Norma, Daphne, and I took a short walk on the Blackwater Canyon Trail which runs along the east side of the North Fork of the Blackwater River.
Dam at North Fork of the Blackwater River

We saw various wildflowers along the edge of the trail to include something of the genus Securigera.
Pink and white flower of the genus Securigera
Close accordion icon

RaptorsOpen accordion icon
Back at the farm, I went for a swim in the creek. The deepest part was about seven feet. I saw lots of fish.

The owner's son, Collin, showed us some of his raptors. He is a falconeer.
1 / 3
Red-tailed hawk
Red-tailed hawk.
2 / 3
Barred owl
Barred owl.
3 / 3
Harris's hawk
Harris's hawk.

I had never seen a Harris's hawk. This is the first raptor that I've ever heard of that hunts in packs.
No other bird of prey is known to hunt in groups as routinely as this species.
- from Wikipedia - Harris's Hawk

Harris's Hawks are highly social raptors, often found in groups with complex social hierarchies that engage in cooperative hunting and breeding. Groups can consist of up to seven individuals, including both related and unrelated adults of different ages. These birds may help a monogamous breeding couple, or the group may include multiple breeders. These gregarious hawks employ some of the most sophisticated cooperative hunting strategies known in birds, and they feed according to dominance hierarchies within the group.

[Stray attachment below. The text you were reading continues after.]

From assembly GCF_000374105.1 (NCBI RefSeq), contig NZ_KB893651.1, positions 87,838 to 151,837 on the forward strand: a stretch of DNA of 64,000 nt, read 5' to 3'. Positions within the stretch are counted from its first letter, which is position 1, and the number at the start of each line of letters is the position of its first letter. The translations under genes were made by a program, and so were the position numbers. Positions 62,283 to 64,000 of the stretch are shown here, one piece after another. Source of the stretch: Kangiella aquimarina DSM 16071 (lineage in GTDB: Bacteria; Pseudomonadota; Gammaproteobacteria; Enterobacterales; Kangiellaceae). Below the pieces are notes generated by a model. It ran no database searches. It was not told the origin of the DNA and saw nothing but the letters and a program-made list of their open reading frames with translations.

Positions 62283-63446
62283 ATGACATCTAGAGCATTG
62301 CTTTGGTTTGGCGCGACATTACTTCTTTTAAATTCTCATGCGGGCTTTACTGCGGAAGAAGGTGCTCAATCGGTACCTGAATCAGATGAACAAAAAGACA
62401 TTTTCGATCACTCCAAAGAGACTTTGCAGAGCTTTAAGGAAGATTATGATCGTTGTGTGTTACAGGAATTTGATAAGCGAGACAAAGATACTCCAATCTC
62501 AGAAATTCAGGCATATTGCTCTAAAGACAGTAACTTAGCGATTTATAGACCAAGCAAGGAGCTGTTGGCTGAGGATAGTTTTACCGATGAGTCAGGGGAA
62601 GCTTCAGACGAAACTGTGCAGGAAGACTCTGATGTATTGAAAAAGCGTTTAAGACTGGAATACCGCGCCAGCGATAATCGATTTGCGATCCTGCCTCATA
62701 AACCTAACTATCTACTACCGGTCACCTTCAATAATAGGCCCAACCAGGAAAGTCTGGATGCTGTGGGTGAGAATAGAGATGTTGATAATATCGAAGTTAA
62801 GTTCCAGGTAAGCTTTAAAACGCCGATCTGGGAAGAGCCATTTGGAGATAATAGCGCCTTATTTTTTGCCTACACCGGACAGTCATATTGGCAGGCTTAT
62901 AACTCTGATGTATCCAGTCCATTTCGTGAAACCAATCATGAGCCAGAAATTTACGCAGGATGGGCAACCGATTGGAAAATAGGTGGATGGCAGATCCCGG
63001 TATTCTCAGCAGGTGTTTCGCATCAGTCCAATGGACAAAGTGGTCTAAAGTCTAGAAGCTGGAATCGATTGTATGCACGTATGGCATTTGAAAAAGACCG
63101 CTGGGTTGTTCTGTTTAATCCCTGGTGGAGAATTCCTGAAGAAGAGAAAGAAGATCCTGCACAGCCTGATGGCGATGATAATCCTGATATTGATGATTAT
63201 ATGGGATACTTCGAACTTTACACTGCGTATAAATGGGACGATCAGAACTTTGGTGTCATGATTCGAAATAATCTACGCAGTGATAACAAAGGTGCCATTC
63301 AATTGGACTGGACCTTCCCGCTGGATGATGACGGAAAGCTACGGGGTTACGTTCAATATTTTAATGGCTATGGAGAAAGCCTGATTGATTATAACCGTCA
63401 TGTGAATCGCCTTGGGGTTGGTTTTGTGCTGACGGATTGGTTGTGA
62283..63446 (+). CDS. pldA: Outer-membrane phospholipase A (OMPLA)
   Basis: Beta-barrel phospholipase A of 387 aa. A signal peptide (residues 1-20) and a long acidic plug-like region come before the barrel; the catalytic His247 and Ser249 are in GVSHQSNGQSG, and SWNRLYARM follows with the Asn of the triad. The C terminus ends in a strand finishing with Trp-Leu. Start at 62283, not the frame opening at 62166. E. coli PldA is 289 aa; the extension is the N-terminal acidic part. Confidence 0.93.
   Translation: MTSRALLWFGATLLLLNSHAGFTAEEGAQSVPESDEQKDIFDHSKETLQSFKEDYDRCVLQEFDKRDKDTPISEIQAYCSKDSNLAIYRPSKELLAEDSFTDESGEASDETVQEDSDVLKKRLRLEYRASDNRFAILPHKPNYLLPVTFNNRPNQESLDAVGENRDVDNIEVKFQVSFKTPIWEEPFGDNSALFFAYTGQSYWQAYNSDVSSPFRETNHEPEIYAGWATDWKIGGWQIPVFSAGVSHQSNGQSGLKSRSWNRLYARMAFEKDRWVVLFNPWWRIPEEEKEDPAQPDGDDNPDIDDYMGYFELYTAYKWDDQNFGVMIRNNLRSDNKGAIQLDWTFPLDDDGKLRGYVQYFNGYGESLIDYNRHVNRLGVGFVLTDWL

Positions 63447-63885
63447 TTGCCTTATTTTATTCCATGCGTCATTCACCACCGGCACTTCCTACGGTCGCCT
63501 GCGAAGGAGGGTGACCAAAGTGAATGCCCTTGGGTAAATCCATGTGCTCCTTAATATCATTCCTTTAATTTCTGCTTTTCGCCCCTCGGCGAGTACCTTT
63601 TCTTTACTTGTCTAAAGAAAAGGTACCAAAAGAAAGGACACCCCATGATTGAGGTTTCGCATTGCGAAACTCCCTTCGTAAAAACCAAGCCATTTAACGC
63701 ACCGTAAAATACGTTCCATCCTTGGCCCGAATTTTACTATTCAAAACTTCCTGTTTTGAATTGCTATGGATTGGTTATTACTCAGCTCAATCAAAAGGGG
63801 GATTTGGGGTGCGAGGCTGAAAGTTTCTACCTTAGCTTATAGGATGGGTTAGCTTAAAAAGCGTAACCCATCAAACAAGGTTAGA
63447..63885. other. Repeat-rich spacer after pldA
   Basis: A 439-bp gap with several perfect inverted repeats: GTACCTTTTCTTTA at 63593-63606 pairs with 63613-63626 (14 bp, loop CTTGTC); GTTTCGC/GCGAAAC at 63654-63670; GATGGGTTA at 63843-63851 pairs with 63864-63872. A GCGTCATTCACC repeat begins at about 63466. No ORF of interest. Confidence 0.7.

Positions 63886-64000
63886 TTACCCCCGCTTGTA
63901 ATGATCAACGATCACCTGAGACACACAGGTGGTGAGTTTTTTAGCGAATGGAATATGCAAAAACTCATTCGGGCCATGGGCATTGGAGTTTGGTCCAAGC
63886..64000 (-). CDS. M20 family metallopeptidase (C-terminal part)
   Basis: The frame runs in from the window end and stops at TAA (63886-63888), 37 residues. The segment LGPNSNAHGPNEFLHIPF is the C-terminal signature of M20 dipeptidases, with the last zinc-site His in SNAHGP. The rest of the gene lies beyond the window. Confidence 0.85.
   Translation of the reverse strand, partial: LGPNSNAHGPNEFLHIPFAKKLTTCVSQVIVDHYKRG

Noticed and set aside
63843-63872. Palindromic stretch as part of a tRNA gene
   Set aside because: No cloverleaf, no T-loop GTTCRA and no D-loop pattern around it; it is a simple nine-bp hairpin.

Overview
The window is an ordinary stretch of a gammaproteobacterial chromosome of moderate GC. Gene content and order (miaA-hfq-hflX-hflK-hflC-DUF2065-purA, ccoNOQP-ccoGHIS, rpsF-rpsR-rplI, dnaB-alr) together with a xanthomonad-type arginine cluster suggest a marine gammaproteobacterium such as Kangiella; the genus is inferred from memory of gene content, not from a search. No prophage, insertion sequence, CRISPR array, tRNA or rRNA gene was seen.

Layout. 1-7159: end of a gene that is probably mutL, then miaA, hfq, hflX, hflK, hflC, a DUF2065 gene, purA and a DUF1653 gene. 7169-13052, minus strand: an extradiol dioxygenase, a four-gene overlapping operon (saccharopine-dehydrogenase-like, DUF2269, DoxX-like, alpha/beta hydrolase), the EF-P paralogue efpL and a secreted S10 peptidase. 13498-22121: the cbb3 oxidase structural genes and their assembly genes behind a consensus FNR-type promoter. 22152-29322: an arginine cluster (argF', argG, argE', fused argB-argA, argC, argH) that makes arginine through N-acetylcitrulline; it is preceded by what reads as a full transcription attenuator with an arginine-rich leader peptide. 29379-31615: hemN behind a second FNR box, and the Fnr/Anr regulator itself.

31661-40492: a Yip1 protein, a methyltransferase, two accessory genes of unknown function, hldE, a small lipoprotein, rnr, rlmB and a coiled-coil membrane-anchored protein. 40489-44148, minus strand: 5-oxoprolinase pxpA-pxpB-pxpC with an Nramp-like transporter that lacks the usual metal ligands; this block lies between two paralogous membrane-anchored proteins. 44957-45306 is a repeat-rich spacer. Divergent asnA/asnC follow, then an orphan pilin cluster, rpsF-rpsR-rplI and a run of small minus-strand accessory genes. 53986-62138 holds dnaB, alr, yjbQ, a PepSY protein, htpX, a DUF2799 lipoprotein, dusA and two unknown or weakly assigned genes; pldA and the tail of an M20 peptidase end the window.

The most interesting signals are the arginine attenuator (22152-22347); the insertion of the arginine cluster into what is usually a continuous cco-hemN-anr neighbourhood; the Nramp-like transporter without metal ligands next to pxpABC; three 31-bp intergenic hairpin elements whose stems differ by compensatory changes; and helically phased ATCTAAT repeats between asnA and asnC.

- from All About Birds - Harris's Hawk

I found Collin very interesting and enjoyed talking to him.

We had a lasagna dinner out on the porch and then played board games.

Norma and I drove back to our igloo. A young cow (old calf) stood in our path with its back side facing us. It was dark and we drove around it. As my vehicle got alongside it, it kicked my passenger door and then ran off. We think it was sleeping and then we woke it up. Everything worked fine on my car after the cow mule-kicked it so I wasn't too concerned. It was 14 years old...my car, not the cow. Had Chuck Norris kicked my car, I'm sure it would have been totaled.
Dent in my passenger door from being kicked by a cow
Close accordion icon

 Sunday, July 17, 2022

Farm farewellOpen accordion icon
On our last morning at the farm, we awoke to a nice fog hanging in the valley.
Fog in valley

We ate a nice farm-cooked breakfast and then bid our farewells. A mayfly came out to say good-bye.

Norma, Daphne, and I were on our own now.
Close accordion icon